The Space Between

June 14, 2016

“Music is what happens in between the notes.”

I’m not sure who said this. I did a google search, but came up with nothing conclusive. Regardless of who said it, this statement struck a chord with me. No pun intended. (Or maybe there is. I am my father’s daughter.)

A musician understands this idea. While the notes are important, it’s really how the musician plays the notes, which brings the piece of music to life. Different musicians can play the same piece and based on how each musician translates the spaces in between the notes, the exact same piece can sound completely different.

Yoga is similar.

We yogis tend to think of the poses as the goal, but really it’s the spaces in between the poses than are most important to pay attention to. The transition from one pose to the next is the space in which the magic happens. Or it’s the space in which an injury is most likely to occur. The transitions are both precarious and powerful.

The more we pay attention to the transitions, the more mindful we become about how we are moving. Our skill increases. So does the quality of the movement.

Yoga is not a destination; yoga is an ongoing journey. More often than not, we refer to our “yoga practice,” as opposed to our yoga mastery. Honestly, I don’t take anyone who calls him or herself a yoga master very seriously.

Yoga is all about the spaces in between. At its root, I believe yoga is about increasing consciousness on an individual or personal level, as well as creating a deeper awareness of how we exist within the world we inhabit. When we pay more attention to those spaces in between the poses—the transitions—we begin that process of increasing consciousness. We listen more thoughtfully to our bodies and move from a deeper awareness. This teaches us how to listen more thoughtfully to one another in our lives off of the yoga mat and move more mindfully in our actions within our families, our communities, and the world beyond our neighborhoods.

This kind of awareness is essential.

The truth of my yoga is that the success of my practice is not based on whether or not I can do a handstand. The power of my practice is based on what happens in between the moment when I put my hands on the ground and the moment my legs go over my head. How do I get there? What happens if I don’t balance at first? Am I listening to my breath and my body?

If I can listen more deeply in these in between, transitional moments on my mat, I can learn how to listen more deeply in conversations with people who I love or who are important to me. This might even teach me how to listen more deeply to people I don’t love as much. If I can learn how to traverse the space between one pose to the next with skill and integrity, I can use that experience to help me negotiate the big, difficult conversations I might have to participate in that could precipitate actual change.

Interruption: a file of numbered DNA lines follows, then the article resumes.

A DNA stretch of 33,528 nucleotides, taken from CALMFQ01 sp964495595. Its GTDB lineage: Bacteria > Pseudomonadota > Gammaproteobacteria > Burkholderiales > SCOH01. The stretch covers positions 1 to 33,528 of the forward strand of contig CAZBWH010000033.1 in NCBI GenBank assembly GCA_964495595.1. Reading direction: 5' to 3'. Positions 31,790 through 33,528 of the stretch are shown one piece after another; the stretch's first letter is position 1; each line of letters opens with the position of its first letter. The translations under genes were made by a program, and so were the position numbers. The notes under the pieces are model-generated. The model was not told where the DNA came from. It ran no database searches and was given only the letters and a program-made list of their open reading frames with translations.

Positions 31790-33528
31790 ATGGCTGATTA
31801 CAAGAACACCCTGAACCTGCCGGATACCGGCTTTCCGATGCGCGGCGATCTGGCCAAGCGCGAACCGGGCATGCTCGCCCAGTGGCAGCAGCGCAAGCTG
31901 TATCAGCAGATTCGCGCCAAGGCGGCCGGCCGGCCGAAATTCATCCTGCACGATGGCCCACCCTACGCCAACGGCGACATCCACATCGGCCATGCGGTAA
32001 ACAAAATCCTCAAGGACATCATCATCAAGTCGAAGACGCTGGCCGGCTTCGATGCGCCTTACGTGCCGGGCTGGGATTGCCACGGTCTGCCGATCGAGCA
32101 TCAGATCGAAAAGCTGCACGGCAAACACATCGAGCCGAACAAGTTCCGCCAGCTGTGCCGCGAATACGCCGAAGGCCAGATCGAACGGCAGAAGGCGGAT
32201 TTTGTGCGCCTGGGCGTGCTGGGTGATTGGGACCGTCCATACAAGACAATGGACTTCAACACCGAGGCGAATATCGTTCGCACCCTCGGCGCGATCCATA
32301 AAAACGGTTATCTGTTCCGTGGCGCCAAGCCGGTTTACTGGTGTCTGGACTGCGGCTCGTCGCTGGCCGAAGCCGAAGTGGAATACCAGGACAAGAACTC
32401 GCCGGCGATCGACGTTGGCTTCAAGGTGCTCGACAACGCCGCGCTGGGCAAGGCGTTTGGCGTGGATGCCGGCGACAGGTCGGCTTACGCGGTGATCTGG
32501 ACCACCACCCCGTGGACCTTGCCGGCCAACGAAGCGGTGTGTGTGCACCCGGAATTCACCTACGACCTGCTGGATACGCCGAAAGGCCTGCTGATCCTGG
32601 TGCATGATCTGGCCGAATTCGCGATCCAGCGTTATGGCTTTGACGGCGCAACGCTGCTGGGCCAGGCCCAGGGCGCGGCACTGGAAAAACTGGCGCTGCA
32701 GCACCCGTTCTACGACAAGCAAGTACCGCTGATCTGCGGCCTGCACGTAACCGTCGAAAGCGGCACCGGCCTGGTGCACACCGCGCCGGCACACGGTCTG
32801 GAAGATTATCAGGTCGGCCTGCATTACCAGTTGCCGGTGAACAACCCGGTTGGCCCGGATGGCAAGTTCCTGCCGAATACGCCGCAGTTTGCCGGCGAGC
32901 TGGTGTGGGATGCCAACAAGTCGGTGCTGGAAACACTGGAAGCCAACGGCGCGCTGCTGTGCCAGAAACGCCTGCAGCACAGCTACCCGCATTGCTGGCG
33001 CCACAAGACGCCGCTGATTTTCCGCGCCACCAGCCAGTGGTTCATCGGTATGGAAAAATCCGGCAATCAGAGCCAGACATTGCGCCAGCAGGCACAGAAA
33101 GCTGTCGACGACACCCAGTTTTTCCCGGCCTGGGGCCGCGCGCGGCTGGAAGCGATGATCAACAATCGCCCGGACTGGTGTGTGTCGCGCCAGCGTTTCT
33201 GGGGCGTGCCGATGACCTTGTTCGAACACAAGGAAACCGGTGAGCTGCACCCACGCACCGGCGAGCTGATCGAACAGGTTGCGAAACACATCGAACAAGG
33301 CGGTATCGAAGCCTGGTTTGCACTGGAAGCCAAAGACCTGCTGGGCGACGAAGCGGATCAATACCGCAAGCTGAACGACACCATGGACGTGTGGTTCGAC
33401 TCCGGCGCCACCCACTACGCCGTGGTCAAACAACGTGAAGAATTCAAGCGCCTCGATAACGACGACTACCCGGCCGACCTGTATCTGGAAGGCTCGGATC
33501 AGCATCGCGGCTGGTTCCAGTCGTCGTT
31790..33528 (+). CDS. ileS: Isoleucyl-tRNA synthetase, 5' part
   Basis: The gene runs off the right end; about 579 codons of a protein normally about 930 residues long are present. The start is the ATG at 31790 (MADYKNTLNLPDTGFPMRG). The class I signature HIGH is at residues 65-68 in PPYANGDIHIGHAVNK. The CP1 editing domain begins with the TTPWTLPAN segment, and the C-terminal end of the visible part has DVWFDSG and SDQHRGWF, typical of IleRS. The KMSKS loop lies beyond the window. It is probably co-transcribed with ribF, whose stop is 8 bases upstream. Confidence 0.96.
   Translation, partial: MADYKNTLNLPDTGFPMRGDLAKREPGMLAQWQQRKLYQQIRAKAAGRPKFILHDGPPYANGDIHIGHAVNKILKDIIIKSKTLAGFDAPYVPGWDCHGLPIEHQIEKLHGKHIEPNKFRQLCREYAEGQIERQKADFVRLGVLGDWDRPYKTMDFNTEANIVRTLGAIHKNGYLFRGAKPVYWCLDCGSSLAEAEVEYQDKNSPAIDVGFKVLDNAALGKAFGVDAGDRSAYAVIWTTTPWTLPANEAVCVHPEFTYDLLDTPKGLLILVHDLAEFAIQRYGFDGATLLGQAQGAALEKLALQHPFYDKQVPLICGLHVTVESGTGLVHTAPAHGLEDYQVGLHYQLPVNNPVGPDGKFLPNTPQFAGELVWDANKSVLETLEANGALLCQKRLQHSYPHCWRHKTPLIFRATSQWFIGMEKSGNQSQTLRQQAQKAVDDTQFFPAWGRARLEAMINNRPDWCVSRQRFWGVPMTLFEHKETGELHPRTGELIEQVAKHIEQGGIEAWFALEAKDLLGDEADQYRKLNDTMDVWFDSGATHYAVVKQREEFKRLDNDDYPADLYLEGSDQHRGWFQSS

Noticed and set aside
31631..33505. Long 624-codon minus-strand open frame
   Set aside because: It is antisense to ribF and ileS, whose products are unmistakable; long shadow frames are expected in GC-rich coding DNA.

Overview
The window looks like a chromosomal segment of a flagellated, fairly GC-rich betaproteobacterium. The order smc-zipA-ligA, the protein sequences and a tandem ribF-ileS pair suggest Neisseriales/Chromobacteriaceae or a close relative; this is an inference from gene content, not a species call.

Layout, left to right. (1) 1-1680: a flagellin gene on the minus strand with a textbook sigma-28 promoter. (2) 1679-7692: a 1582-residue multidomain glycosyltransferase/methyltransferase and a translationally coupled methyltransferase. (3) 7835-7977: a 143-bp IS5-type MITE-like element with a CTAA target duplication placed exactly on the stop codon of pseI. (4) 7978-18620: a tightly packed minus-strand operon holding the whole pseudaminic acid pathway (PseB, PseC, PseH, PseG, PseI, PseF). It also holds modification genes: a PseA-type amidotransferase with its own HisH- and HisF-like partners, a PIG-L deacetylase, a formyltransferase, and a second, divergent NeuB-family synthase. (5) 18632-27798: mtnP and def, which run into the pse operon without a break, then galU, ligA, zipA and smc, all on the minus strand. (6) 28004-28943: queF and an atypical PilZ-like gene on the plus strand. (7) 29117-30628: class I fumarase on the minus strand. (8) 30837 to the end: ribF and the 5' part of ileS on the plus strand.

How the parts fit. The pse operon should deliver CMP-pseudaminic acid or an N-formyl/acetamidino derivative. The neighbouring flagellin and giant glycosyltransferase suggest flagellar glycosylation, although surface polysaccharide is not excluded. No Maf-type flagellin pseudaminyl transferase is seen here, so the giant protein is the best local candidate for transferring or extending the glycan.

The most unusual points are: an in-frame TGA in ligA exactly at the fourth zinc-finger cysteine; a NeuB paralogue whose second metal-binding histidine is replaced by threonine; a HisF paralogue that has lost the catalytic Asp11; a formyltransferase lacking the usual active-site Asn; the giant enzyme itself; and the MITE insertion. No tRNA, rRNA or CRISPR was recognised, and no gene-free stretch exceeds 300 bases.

Yoga is never about how awesome my triangle pose is or how well I can do an arm balance. Yoga is never JUST about what happens on my yoga mat. Yoga is always about how I translate the lessons I learn on my mat into the way I move through the world.

I’ve given a lot of thought to that statement, “music is what happens in between the notes,” as the news of another mass shooting rips across our headlines.

I want to live in a country and a world in which I do not wake up to news like this. I want to live in a place where people don’t feel they need to arm themselves against their neighbors. I want to live in a place where I don’t have to explain to my kids why someone would walk into any public place and try to kill as many people as possible. I want to live in a place in which I do not fear going to the movies or the grocery store or out dancing. I want my kids to live in that world, too. I want to teach my children not to fear people they don’t know. I want them to make connections and friendships that are not defined by race, class, religion, or sexuality. I want them to love freely and fear little.

I want to live in a place in which love truly is stronger than fear.

I hope to one day live there.

The only way we can begin to get to that place is by focusing on the spaces in between. We need to listen more deeply to one another. We need to move more intentionally and skillfully through the world. We need to make choices that benefit us all in the long term, not just in the immediate moment.

As hippie-dippy, new-agey, yoga teacher it might sound, we need to breathe more deeply. We need to truly pay attention to our breathing. When we tune in to the rhythm of our own breath more closely, what we start to realize is that this breath is what we all share. All living things. People, animals, insects, trees, flowers—the earth breathes. This breath is what we share. When we harm another person, another living thing, this planet we are only harming ourselves.

If nothing else, in those big spaces in between one difficult moment or one tragedy and the next moment, let’s begin to breathe together. Let’s listen for one another. Let’s fortify from within and support one another.

I know it seems so small, but we need to fill these spaces in between with purpose, beauty, strength, and compassion.

In his address following this most recent tragedy, President Obama said, “We have to decide if that’s the kind of country we want to be. To actively do nothing is a decision as well.”

What kind of place to you want to live in?

What kind of music do you want to make?

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